Criminal Justice

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Long Reads

Waiting for a Second Look

People given lengthy sentences at a young age are seeking relief through D.C.’s landmark sentencing reforms, but they face hurdles due to the pandemic and a dysfunctional federal prison system.
Will Lennon,

A Future for Susanville

Plans to shutter a California prison offer halting glimpses of a different world: an economy that doesn’t revolve around incarceration, a country where losing your job isn’t tantamount to ruin, and an opening for abolition.
Piper French,

Vacancies and Zombie Commissioners Leave Opening for Parole Reform in New York

Upcoming appointments by Governor Kathy Hochul could push New York’s parole board away from a culture of perpetual punishment
Nick Pinto,

The Big Lie Messengers Who Carry a Badge and Gun

Arizona’s Mark Lamb and a network of far-right sheriffs around the country are partnering with leading purveyors of election fraud conspiracies, part of an escalating campaign to police the vote.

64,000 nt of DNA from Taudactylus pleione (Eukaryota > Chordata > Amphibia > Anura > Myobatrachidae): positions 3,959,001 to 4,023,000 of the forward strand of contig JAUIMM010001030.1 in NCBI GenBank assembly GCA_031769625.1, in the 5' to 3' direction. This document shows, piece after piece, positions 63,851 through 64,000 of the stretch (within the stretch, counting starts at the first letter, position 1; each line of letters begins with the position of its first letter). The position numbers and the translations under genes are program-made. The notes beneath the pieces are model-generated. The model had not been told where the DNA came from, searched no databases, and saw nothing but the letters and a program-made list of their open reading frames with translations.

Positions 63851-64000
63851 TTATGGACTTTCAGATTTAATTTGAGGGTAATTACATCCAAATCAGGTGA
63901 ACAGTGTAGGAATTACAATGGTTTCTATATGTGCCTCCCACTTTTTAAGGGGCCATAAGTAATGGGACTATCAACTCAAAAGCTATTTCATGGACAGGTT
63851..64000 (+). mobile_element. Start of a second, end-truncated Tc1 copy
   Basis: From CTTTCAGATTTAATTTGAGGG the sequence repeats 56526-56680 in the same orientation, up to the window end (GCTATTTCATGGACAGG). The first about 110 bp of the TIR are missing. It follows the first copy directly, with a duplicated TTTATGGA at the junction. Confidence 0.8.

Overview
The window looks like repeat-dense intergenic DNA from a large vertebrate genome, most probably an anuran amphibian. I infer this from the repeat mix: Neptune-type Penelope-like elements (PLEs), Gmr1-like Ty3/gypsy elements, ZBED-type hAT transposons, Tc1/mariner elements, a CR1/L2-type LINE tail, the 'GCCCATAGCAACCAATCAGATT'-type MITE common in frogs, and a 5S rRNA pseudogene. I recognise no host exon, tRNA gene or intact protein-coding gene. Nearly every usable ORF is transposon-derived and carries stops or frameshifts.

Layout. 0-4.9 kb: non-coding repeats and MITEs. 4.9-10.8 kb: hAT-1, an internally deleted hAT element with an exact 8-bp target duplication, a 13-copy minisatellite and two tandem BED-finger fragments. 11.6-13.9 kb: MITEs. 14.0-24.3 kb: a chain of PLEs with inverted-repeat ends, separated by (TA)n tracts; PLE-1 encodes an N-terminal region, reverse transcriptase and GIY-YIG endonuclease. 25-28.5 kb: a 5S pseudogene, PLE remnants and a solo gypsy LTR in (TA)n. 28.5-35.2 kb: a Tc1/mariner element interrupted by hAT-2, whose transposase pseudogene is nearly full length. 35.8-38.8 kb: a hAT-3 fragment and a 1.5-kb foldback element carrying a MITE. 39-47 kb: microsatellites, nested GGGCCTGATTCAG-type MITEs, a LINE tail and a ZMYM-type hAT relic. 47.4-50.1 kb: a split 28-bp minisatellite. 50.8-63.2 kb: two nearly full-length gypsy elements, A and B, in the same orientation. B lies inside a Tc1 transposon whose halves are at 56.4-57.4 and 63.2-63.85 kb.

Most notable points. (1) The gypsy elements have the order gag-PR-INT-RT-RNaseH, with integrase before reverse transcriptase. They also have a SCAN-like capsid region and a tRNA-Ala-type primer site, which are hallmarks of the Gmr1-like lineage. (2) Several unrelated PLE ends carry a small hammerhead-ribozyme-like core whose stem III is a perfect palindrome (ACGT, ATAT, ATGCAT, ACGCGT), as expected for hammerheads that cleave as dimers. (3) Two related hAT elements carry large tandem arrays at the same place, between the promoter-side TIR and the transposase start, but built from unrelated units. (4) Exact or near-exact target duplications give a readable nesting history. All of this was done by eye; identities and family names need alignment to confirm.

Jessica Pishko,

Who Elects their Prosecutors and Sheriffs in 2023?

Our Bolts resource has the answers. Despite being an odd year, 2023 will shape criminal legal institutions around the nation with more than 500 elections for prosecutor and sheriff.

Fines and Fees

May 16, 2022

North Carolina Drivers Still Face “Debt Traps” Despite Some Local Reforms

A DA cleared the soaring fines and fees that prevented thousands from legally driving, but advocates say the problem needs broader statewide relief.
Roshan Abraham,
April 1, 2022

Louisiana Court Officials Resist Reforms to End the Predatory Fines and Fees that Fund Their Offices

Conflicts of interest and gaps in basic information stall the years-long effort to shift one of the poorest states in the country away from a system of court funding that feeds on its poorest residents.
Kalena Thomhave,